I remember when our pup, now 13, was young. About a year. She was romping around in the backyard one evening and it happened… the stinker came out of nowhere, and after him she went. It almost happened in slow motion, our poor dog got skunked. And you know what comes next. The smell… oh my.
Back then, I wasn’t as savvy a pet parent as I am now. I rummaged through the panty and pulled out the jar of tomato juice, got her in the bath, and began to scrub. She didn’t like it. I didn’t like it. But the smell, it didn’t really care. It just settled in and hung around. For months afterward, any time our gal got wet, that smell came roaring back.
So, what should I have done when my dog got skunked? What would I do now if the same thing happened?
And what can you do it you’re in the same predicament?
Is Skunk Spray Dangerous?
Is it dangerous if your pet gets sprayed by a skunk?
Usually when this happens, our immediate concern is how the heck we’re going to live with the smell, but should we be worried about other concerns as well?
Skunk spray itself is a yellow oil that will cling to most surfaces that contacts; like all oils, it does not mix with water. Chemically, it contains as many as seven different volatile compounds (compounds that readily become gas) that cause its gag-inducing smell.
NOT SO FUN FACT: Skunks can spray up to 10 feet and can spray as many as 6 times in a row!!
Now, depending on how close your pup gets, those compounds may get into the nose or mouth. And if that happens, you might notice drooling, vomiting, or your pet rubbing her face as if it’s itchy. If it gets in her eyes, temporary blindness may occur. These are are, but they can happen.
Even more rare are things called Heinz body anemia, methemoglobinemia, and hemoglobinuria, any of which may occur a few hours to 24 hours after exposure. These are when the thiols in the skunk spray cause oxidative damage to hemoglobin. The thiols react with oxyhemoglobin in an oxidation-reduction reaction. This reaction forms methemoglobinemia, thiyl radicals, and hydrogen peroxide. Thiyl radicals and hydrogen peroxide are highly reactive and combine with hemoglobin sulfhydryl groups, resulting in Heinz bodies and subsequent hemolysis.
It is crucial to keep a close eye on your pup and contact your vet if you notice anything out of the ordinary.
Rabies is also a concern. In both Canada and the United States, skunks are carriers of rabies virus. On an annual basis, approximately 20% of the animals that test positive for rabies in the United States are skunks, while in Canada, 40% are skunks. That’s why it’s important to check your pet over for any scratches or bites immediately after an encounter. If you do find any, be sure to contact your vet.
Dog Got Skunked?
Forget about the tomato juice. Keep it where it is. It isn’t going to help. That’s a myth that so many pet owners still believe. There’s a far simpler (and much more effective) way to get that skunk smell out of your dog. And it absolutely DOES NOT mean rushing her into the tub!
In fact, you want to try not to get your pup wet after she gets sprayed. The water will seal the skunk oil secretion into the hair follicle. And that’s what causes the smell to stick around for weeks – even months. To neutralize the smell, you need to break down the oils so that they can be washed off the fur or skin.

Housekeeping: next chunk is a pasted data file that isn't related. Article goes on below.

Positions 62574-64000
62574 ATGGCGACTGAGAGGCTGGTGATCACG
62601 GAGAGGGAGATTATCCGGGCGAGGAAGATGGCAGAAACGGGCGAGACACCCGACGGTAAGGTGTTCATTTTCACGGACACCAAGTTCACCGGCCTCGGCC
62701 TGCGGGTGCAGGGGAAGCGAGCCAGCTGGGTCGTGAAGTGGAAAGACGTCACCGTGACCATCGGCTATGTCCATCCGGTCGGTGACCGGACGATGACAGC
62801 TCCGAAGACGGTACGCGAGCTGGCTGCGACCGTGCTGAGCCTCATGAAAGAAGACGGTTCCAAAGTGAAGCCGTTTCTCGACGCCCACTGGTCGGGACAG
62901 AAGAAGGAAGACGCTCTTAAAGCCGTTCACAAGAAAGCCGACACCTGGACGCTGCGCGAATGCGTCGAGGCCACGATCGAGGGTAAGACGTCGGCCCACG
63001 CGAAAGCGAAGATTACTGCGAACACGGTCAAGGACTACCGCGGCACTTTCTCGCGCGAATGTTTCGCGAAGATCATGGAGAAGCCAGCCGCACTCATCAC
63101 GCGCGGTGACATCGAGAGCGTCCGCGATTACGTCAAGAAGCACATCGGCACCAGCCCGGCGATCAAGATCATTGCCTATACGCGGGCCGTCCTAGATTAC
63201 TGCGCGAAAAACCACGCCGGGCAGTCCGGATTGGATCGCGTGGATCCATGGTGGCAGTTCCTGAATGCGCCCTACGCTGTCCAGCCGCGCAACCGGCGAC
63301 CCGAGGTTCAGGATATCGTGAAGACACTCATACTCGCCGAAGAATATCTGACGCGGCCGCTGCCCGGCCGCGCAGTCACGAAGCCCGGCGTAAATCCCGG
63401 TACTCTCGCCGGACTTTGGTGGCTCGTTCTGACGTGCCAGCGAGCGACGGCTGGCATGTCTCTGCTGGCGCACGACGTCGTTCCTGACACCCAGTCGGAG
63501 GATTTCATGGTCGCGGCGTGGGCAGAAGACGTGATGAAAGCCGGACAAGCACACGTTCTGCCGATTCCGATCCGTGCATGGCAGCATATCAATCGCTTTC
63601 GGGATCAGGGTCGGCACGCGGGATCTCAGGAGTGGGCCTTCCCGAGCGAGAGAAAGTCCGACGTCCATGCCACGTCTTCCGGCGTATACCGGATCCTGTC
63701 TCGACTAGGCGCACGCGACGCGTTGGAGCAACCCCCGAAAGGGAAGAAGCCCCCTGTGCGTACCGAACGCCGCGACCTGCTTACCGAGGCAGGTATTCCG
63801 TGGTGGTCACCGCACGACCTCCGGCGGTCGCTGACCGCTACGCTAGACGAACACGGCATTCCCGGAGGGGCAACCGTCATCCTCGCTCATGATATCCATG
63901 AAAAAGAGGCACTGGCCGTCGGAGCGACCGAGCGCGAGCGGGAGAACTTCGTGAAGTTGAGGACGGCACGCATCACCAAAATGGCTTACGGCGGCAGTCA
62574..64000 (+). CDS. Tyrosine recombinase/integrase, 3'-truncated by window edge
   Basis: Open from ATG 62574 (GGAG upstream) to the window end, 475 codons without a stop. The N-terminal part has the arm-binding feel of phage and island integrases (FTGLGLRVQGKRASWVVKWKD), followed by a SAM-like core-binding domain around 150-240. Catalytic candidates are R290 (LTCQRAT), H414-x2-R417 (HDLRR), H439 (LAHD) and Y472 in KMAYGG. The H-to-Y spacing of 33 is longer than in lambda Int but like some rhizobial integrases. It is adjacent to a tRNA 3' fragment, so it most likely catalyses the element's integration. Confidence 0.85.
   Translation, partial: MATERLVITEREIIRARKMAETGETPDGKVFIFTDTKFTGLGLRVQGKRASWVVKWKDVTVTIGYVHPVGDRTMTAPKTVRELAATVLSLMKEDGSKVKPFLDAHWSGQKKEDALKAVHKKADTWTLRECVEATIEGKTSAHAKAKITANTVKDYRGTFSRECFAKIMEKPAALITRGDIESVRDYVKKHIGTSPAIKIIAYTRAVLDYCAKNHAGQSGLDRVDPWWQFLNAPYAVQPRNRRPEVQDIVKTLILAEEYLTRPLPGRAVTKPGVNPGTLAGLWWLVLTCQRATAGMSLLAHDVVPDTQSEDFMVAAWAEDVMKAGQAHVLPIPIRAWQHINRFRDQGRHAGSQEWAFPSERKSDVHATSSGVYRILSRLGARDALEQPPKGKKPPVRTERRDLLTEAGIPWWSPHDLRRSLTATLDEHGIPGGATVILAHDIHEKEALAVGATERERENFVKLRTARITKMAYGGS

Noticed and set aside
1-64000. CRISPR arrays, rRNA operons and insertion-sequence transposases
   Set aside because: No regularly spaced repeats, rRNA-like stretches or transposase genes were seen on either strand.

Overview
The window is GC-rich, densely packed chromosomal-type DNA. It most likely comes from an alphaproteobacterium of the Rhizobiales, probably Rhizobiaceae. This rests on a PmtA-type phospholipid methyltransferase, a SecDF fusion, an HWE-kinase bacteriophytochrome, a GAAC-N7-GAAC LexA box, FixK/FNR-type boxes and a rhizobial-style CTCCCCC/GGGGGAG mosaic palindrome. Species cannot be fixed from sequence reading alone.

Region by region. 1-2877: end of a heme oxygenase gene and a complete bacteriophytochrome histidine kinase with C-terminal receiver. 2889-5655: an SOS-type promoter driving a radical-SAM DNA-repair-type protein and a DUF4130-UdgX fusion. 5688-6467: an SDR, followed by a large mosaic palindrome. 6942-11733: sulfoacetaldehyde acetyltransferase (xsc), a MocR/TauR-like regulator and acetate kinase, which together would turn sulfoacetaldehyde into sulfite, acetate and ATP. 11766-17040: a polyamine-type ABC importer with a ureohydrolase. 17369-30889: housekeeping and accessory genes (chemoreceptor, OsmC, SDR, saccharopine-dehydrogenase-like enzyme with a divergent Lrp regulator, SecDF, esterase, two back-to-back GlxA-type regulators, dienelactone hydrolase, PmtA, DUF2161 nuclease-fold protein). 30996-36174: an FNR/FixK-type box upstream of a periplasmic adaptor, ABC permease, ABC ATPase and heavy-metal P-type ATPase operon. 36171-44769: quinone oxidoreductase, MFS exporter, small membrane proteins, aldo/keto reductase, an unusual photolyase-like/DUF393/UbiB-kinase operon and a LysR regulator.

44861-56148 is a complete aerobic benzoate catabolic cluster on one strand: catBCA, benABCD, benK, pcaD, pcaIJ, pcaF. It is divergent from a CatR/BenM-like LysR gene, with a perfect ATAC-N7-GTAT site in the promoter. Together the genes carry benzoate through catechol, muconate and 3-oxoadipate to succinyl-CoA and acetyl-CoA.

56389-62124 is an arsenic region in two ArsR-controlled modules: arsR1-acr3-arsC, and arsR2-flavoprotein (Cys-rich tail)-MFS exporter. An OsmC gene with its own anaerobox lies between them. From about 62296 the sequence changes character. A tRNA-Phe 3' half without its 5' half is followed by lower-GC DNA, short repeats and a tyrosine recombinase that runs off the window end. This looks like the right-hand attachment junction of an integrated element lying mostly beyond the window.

So, if your dog got skunked, here’s what to do:
1. Check your dog all over for any scratches or bite marks. If you find any, contact your vet for next steps. Don’t rush to the vet. Most vets turn away skunked dogs because they don’t need medical attention and because they stink up the hospital. Check her eyes. If they’re red or irritated, flush them immediately with cool water.
2. Change into clothes you don’t mind getting wet, and gather towels you don’t mind tossing afterwards.
3. Grab some baking soda and dish soap. If you have natural dish soap, that’s even better. It’s safer to put on your dog’s skin, but regular soap will work too if that’s all you’ve got. You can also use dog shampoo – again, natural is best if you have it. Mix them together to form a paste. Start with:
- 1/4 cup of baking soda
- 1 teaspoon of liquid dishwashing soap
Add more soap if necessary, but you want it to be a thick paste. If you need the mixture to cover more area, double the recipe.
4. Now, work the paste well into the area that got sprayed. Don’t get any in her eyes or nose. Remember, leave the fur dry – don’t get it wet. Let it sit for 20-30 mins, then you’re good to rinse.
5. After this, do a regular shampoo and you should be good to go!
What About Hydrogen Peroxide?
Many people suggest adding hydrogen peroxide to the above recipe. It is widely known as a disinfectant for injuries, wounds, or scratches in humans, because it destroys microorganisms.
But we’re just not fans of using it on our animals.
Firstly, it can be easy to overdue it, or use the wrong type of hydrogen peroxide. It is bleach, don’t forget. It can be toxic to tissue, and it induces vomiting. And it can also discolour or damage your dog’s fur.
Secondly, it’s drying. So it you use it after your dog got skunked, it can dry out her skin, which is never a good thing.
If you find that you need something with a bit more punch to get rid of the smell, some simple white vinegar will do the trick. Leave the hydrogen peroxide in the first aid kit.
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